Contracts of all kinds often fall apart over relatively minor details, despite the parties’ agreement on the majority of issues. However, without complete agreement, there is no agreement. Settlements are no different. The Human Rights Tribunal of Ontario (the “Tribunal”) recently confirmed that this principle is no less true in the context of human rights litigation.
In Barrett v Willis Canada Inc, the parties had entered into significant discussions about settling a potential human rights complaint. Even though the parties seemed to agree to a resolution of the majority of the issues between them, the individual filed a complaint with the Tribunal. The respondent brought a motion seeking dismissal of the complaint before the Tribunal arguing that it was an abuse of process, because there was a settlement agreement between the parties.
The Tribunal found that although the parties had worked diligently to finalize an agreement, they had not reached agreement on all of the issues, and at least one was still in dispute at the time the complaint was filed.
The unresolved issue was the allocation of settlement money.
Anyone who has been involved in the settlement of an employment related matter is likely aware that the characterization of parts of a settlement can have significant tax consequences for both parties, as well as other consequences such as employment insurance clawbacks. The parties could not agree on the proper disposition of funds to avoid these consequences.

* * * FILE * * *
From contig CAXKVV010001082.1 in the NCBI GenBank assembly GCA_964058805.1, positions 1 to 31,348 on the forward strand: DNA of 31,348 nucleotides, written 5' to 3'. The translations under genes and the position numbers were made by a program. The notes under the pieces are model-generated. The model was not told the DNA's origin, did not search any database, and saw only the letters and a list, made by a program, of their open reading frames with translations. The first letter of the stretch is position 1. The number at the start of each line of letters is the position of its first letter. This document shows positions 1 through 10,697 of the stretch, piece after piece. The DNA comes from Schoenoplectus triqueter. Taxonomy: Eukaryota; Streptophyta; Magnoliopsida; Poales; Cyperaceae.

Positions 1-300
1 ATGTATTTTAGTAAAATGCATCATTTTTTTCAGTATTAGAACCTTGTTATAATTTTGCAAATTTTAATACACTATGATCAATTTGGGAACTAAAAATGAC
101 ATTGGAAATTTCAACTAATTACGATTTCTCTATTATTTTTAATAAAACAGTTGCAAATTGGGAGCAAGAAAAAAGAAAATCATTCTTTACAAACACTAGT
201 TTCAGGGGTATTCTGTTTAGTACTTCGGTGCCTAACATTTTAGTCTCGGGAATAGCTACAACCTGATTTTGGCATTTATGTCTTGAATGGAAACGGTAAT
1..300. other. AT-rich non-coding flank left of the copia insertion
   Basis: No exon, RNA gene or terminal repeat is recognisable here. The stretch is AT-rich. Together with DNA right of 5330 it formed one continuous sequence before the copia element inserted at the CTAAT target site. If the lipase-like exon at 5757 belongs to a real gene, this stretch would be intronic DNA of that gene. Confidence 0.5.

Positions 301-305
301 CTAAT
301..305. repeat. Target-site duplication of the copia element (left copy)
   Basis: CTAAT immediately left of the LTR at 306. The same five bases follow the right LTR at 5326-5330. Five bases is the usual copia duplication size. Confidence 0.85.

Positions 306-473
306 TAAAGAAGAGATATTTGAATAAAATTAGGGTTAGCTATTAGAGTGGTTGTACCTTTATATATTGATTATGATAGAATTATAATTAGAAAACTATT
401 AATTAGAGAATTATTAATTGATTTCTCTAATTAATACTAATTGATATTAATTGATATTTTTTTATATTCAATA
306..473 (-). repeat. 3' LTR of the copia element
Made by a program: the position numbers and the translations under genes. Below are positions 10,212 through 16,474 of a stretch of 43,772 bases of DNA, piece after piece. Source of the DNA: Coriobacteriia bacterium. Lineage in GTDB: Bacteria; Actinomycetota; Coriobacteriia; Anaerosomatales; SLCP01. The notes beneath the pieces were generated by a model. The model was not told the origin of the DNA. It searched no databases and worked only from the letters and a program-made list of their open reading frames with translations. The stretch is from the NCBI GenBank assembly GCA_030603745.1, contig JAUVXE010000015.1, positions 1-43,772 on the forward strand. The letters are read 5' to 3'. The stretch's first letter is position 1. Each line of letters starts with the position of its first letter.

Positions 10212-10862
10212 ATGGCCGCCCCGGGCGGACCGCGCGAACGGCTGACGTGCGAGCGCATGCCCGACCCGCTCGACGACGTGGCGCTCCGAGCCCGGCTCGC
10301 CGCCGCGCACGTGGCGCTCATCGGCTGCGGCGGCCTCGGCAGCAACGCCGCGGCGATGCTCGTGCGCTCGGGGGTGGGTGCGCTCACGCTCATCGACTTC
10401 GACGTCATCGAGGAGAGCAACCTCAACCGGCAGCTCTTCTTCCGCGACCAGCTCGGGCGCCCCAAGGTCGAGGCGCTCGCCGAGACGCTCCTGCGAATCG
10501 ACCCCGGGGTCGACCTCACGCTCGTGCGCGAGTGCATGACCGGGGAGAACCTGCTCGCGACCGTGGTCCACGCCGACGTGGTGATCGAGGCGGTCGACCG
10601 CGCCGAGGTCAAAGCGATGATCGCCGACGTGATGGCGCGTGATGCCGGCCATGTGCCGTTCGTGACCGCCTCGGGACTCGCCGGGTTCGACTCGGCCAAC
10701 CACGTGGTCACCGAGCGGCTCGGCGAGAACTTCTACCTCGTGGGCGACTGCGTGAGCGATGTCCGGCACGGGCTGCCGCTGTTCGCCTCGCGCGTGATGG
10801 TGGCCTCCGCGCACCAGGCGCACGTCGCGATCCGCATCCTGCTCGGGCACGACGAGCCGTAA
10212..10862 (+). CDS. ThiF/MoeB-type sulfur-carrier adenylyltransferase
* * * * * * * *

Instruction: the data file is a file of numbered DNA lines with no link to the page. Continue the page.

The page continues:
As a result of the failure of the parties to agree on this final point, there was no agreement. Without an agreement, there was no abuse of process and no reason to dismiss the complaint as a preliminary matter.
This case is a reminder about the importance of ensuring that settlements are complete, in writing, and clearly agreed to by both parties. Failure to ensure that a settlement has these characteristics will prevent employers from relying on that settlement in order to shield themselves from litigation. Usually, matters such as this will settle prior to going to hearing. However, even in that case, unnecessary legal fees may be incurred which could have been avoided by ensuring that fruitful discussions continue to their complete resolution.